Science in Christian Perspective



The Contribution of Anthropology to the Understanding of Race*
Assistant Professor of Anthropology
Shelton College, New York

From: JASA 5 (June 1953): 4-7.
This paper, in condensed form, was read at the Sixth Annual, Convention of the American Scientific Affiliation in New York, August 28-31, 1951.

Probably anthropology, more than any other single science, has been responsible for refining the definition of human races. Racism, or racial prejudice too, has been directly within its scope. The first authoritative spokesmen from modern science for the physical and mental equality of the various races have been anthropologists whose researches have once and for all shown the error of the old evolutionary arrangement of the modern races.

There are several important conclusions which can be reviewed at this date, which have been arrived at largely by means of th study of the ethnological and genetic data which comprise major aspects of anthropology.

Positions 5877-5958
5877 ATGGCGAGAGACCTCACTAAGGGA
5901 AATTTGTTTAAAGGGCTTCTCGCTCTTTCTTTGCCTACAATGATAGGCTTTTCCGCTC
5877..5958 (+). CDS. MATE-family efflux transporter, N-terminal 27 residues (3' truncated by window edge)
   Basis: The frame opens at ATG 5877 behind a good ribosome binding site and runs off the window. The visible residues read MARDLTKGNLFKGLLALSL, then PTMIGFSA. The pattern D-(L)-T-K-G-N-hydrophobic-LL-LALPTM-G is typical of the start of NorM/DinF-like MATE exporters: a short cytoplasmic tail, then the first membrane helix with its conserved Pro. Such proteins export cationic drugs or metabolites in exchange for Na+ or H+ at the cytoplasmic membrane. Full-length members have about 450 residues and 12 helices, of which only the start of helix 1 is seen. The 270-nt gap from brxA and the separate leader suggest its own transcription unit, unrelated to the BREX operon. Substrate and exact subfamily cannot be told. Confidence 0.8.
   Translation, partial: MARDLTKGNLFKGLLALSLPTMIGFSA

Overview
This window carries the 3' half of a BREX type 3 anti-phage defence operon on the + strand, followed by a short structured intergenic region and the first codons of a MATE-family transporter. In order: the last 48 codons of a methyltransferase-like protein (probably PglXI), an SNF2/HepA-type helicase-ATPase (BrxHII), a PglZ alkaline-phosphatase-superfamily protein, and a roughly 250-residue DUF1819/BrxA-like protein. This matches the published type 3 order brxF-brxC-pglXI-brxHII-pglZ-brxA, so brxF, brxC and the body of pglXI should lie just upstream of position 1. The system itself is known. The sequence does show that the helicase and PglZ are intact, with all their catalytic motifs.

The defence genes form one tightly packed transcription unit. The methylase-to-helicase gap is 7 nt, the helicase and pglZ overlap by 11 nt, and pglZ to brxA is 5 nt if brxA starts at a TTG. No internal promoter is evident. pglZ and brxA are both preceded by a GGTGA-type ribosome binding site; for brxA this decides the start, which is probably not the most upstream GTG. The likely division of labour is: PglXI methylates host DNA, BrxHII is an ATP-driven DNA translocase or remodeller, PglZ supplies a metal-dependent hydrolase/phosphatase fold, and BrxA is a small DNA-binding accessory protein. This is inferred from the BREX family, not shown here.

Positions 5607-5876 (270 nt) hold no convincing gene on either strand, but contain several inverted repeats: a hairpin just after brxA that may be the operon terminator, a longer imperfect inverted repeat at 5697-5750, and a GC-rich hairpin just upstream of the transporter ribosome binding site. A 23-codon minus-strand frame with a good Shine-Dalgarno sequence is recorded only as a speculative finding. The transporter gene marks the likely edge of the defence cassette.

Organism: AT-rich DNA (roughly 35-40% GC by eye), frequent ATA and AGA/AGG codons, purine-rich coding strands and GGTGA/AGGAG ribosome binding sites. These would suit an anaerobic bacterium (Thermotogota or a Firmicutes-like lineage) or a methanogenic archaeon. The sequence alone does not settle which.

First of all, the concept of primitive pure races as ancestral to the present varieties has been discarded. In evoutionary thought this concept was held by some who claimed that man evolved on different portions of the earth and finally interbred after several "pure" races had been established. In Christian circles this concept stemmed from a mistaken impression that the three sons of Noah were the founders of the three major racial groups, white, black, and yellow. In its most extreme form this belief even considered the families of Shem, Ham, and Japheth to have been made respectively yellow, black and white from the time of the dispersion from Babel.

This question has been adequately treated by Smalley and Fetzer in the second edition of the A. S. A. symposium Modern Science and Christian Faith, and by Horner in the first edition, so we will not pause to discuss the various aspects of the argument here.

Wbidenreich points out that fossil men differed contemporaneously in a fashion analogous to the differences of modern races, stating that "It is evident from the beginning that any search for stable archetypes, whether of Negroes, Mongolians, or any of the white racial groups, will be condemned to failure. All available facts indicate that crossing is not a late human acquisition which took place only when man had reachhis modern phase." He concludes that humans must have interbred ever since they began. (Weldenreich, 1946, p. 82).* Boyd says of the idea of originally pure races that it shows "ignorance of the nature of the phenomena of racial variation." (Boyd, 1950, p. 193.)